One small stone pushed over the edge can create a great rockslide. One faith-filled individual who takes initiative and risks what others are not willing to risk, trusting the promises of God, can result in God’s mighty hand being revealed. This was Jonathan’s confidence from the beginning: nothing can hinder the Lord from saving by many or by few.

This is how God works: He leads His people into really difficult situations so that when He shows up to save them, it is patently obvious that it is His power that did the salvation. Over and over again, this is what God does, so that we would know that it is God who saves.

What is Christian courage? It is a confidence in God’s promises that leads to obedience to God’s commands, even if it is very difficult.

Cowardice

We see a contrast between Saul and Jonathan from the very beginning of the chapter. What is the other sword of Israel doing?

One day Jonathan the son of Saul said to the young man who carried his armor, “Come, let us go over to the Philistine garrison on the other side.” But he did not tell his father. 2 Saul was staying in the outskirts of Gibeah in the pomegranate cave at Migron. The people who were with him were about six hundred men, 3 including Ahijah the son of Ahitub, Ichabod’s brother, son of Phinehas, son of Eli, the priest of the LORD in Shiloh, wearing an ephod. And the people did not know that Jonathan had gone. – 1 Sam 14:1-3

Jonathan is acting, Saul is sitting. Jonathan is risking, while Saul is hiding. Jonathan goes with one other soldier, while Saul plays it safe with six hundred men. And notice that subtle comment the author gives us about who else is with Saul: “Ahijah the son of Ahitub, Ichabod’s brother, son of Phinehas, son of Eli.” Why give us that little genealogy there? I think this is just the way the author is trying to clue the reader in to how we should interpret Saul—who is around him? A descendant of wicked the Phinehas and spiritually blind Eli. 

Towards the end of the story, the camera moves away from Jonathan and back to Saul, and we see a few other details that are intended to tether Saul back to other faithless practices of Israel we saw earlier in 1 Samuel. Saul hears reports that the Philistine army is beginning to disband, and he finds out that Jonathan is missing (1 Sam 14:16-17).

18 So Saul said to Ahijah, “Bring the ark of God here.” For the ark of God went at that time with the people of Israel. – 1 Sam 14:18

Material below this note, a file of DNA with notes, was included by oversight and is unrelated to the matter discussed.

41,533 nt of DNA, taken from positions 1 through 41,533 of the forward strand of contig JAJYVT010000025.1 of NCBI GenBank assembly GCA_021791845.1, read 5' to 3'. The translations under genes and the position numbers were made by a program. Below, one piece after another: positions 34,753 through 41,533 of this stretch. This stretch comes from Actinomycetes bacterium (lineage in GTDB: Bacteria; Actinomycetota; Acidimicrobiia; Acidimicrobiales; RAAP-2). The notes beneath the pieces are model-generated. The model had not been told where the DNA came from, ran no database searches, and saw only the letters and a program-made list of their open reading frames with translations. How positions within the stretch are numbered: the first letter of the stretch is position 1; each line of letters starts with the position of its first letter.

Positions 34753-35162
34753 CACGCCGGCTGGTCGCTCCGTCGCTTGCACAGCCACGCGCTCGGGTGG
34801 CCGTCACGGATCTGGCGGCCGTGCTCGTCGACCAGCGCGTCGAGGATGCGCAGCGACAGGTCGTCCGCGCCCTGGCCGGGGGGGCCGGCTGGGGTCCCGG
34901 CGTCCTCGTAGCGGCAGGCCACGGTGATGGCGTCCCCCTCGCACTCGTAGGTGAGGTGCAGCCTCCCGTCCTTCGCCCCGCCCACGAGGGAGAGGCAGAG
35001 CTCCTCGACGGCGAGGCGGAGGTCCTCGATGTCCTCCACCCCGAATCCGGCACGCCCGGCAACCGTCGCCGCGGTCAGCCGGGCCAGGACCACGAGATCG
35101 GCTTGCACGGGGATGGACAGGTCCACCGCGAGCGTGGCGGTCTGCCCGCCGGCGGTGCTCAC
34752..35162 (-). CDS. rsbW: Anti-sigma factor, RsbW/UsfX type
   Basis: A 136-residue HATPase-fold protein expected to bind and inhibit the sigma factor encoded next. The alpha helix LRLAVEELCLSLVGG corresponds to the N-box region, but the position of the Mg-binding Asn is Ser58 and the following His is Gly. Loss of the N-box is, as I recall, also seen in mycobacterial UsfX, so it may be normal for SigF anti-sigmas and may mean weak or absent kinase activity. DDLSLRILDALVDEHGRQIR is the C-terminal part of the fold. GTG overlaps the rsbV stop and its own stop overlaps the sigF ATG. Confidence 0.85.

If you remember, the ark of God, or the ark of the covenant, is a small box that was a symbol of God’s presence to Old Testament Israel. Now, is there any other place in 1 Samuel where the Israelites have brought the ark of God out into a battle with the Philistines? If you remember, back in 1 Samuel 4, the Israelites are licked in battle, so they attempted to bring the ark of the covenant into battle like a lucky rabbit’s foot to help them, but they lost even more severely and the ark is captured for a time, which leads to the death of Eli, the death of Phinehas, and the birth of Ichabod. Perhaps here Saul is exhibiting the same kind of superstition. Either way, literarily the narrative similarities—especially the connection with Eli/Phinehas/Ichabod that the author makes explicit in 14:3—invite the reader to draw a line from what Israel did then to what Saul is doing now. But notice:

19 Now while Saul was talking to the priest, the tumult in the camp of the Philistines increased more and more. So Saul said to the priest, “Withdraw your hand.” – 1 Sam 14:19

Saul, ostensibly, summons the ark and the priest in order to seek God’s favor. But once Saul hears that the battle is growing very intense, he drops all pretense, and rushes into battle. Perhaps Saul doesn’t really think he needs God’s blessing, doesn’t need to hear from God.

20 Then Saul and all the people who were with him rallied and went into the battle. And behold, every Philistine’s sword was against his fellow, and there was very great confusion. 21 Now the Hebrews who had been with the Philistines before that time and who had gone up with them into the camp, even they also turned to be with the Israelites who were with Saul and Jonathan. 22 Likewise, when all the men of Israel who had hidden themselves in the hill country of Ephraim heard that the Philistines were fleeing, they too followed hard after them in the battle. 23 So the LORD saved Israel that day. And the battle passed beyond Beth-aven. – 1 Sam 14:20-23

Who won the battle that day? It wasn’t Saul. It wasn’t the army of Hebrews. It wasn’t even Jonathan and his armor bearer. It was the Lord. By the time Saul arrives with the army they find that the Philistine army is taking care of itself; they have now turned on themselves and are slaying one another in a “very great confusion.” It is like the Tower of Babel all over again. 

Cowardice is contagious. Despite having superior numbers, the Philistines flee and fall. You are on the battle line and you begin to see soldiers ahead of you turning around and running, what are you going to do? There must be something up there that is really bad, I should run too. We also see the contagion of cowardice in king Saul. His reticence to boldly lead the army into battle leads to the fear of the other soldiers. I wonder if you have ever thought about cowardice as a sin to be repented of? Revelation 21:8 includes “cowardice” as a hallmark of the Lake of Fire, not the New Jerusalem. Cowardice may seem like too strong of a word to apply to Saul here because what he was doing seems totally reasonable. He was hedging his bets, playing it safe, not doing anything foolish or rash. He doesn’t enter the battle till the outcome already looks pretty secure. And that safetyism spreads, is contagious.